The Dark Energy Survey
The Dark Energy Survey (DES) is a 5000 square degree survey of the southern sky that is taking place from August 2013 to February 2018.
Over the 525 nights of the survey, the DES will observe in five filters (SDSS-like griz, plus Y-band), and will have significant overlap regions with other wide-area surveys.
The grizy filters which are used cover a range of wavelengths from green light into infrared.
Shown in the figure below is the footprint of the Dark Energy Survey.
Wide-Area Survey Boundaries
The four Key Science programs of the DES include measurements of SNe Ia, Baryon Acoustic Oscillations, Galaxy Clusters, and Weak Gravitational Lensing. Together these four probes will measure the time-dependent and time-independent components of the Dark Energy Equation of State with unprecedented precision.
The DES data have many uses beyond these primary science goals, however. For example, once a region of the sky has been observed for the DES, those observations will be useful whenever a transient (e.g. a gamma-ray burst) is observed in the region.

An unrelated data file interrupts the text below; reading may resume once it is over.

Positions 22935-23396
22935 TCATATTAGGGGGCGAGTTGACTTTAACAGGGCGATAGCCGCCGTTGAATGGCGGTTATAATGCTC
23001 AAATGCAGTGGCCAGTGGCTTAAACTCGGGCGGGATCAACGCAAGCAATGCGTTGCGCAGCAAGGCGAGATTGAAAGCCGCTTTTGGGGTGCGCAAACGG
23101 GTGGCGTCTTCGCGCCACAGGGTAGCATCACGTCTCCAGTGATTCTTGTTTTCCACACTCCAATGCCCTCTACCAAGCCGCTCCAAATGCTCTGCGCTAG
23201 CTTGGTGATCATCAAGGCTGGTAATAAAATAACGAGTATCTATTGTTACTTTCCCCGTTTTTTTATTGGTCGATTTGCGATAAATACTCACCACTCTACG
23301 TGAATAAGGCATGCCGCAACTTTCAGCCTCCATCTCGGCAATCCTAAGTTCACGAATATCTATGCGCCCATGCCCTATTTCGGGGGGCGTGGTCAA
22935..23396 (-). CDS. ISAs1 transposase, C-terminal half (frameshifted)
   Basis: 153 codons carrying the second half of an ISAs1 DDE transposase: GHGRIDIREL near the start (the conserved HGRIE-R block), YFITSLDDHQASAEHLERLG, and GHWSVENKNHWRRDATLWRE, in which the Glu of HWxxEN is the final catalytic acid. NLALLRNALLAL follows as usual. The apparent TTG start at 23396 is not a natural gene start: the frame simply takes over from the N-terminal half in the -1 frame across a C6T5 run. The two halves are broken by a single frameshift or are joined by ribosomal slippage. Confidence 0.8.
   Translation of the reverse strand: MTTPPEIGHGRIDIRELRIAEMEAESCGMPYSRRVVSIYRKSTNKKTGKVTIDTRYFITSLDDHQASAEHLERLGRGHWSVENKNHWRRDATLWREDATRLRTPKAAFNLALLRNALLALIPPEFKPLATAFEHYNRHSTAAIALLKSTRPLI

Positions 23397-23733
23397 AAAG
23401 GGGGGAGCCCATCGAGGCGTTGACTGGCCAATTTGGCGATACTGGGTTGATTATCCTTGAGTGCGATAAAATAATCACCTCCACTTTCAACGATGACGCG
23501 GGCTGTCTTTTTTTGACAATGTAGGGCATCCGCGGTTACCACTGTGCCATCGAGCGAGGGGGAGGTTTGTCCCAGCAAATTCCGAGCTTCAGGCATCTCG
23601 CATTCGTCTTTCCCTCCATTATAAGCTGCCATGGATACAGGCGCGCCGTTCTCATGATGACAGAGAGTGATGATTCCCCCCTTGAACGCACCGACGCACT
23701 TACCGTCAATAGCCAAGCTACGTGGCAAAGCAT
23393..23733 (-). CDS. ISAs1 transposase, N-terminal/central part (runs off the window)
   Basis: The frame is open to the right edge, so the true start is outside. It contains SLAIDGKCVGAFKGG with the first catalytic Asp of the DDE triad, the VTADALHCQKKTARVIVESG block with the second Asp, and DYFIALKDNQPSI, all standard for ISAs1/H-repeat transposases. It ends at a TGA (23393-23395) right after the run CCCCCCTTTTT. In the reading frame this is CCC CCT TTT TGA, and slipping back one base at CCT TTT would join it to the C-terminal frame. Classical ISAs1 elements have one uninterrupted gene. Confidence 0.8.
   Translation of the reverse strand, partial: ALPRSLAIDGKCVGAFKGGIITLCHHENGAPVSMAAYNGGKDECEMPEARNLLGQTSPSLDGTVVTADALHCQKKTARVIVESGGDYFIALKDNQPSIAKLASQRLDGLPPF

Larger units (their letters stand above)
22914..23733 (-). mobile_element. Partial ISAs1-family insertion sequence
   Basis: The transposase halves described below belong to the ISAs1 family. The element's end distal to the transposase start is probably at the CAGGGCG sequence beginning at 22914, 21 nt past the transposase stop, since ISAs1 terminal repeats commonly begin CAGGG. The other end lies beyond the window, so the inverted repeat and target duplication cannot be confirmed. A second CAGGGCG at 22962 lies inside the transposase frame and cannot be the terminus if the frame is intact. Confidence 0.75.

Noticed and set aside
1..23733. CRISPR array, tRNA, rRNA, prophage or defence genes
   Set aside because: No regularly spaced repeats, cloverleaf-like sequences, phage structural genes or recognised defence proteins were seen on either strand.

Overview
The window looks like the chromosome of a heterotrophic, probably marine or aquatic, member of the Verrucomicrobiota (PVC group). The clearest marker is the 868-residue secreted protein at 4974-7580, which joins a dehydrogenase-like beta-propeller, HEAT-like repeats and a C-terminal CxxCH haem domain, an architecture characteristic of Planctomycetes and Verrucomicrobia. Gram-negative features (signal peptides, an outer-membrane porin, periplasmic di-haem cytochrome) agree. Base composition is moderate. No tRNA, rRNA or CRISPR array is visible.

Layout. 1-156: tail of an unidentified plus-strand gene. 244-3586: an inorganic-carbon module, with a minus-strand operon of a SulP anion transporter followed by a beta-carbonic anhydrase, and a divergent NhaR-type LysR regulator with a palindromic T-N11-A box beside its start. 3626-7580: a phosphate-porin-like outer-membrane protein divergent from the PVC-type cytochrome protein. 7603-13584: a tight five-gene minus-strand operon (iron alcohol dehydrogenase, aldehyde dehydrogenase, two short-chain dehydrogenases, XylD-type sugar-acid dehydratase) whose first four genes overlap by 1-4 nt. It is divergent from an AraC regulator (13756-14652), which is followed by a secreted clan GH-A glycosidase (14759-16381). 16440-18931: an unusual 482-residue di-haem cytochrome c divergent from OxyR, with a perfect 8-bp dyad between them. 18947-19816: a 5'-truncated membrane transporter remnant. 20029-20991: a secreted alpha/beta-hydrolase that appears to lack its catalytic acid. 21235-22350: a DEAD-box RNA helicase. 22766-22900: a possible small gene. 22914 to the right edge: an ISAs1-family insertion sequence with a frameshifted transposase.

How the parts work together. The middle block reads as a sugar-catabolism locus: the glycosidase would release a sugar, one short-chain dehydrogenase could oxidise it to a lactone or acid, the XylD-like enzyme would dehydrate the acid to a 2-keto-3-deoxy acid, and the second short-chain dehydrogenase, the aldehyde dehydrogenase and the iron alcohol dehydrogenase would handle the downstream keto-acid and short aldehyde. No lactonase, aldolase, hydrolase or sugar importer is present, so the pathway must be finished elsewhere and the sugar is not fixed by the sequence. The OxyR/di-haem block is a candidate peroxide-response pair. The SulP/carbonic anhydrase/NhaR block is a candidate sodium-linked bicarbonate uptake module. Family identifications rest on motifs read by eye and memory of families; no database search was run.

The DESAlert system is modeled upon the SkyAlert system, though it focuses exclusively on data produced by the DES. When a VOEvent notice is disseminated by the Swift satellite, the DESAlert system parses the notices for temporal and positional information, and then searches the DES database of archival data to find all observations of that region.
DESAlert then provides finder images of the region, as well as information about all nearby stars and galaxies as a service to those who plan follow-up observations of the GRB. The finder charts show the immediate environment of the GRB, while the catalog of stars provide nearby standards for the purpose of immediate relative photometry. Meanwhile, the galaxy catalog provides critical information on potential hosts (especially magnitude, morphology, and redshift) for the given GRB.
Once the system hs detected one or more GRBs, an interactive map will be available below to shows the locations of the GRBs within the DES footprint. Instructions for subscribing to the VOEvent stream produced by DESAlert will be provided as well.
For further details, see the DESAlert paper currently submitted for publication.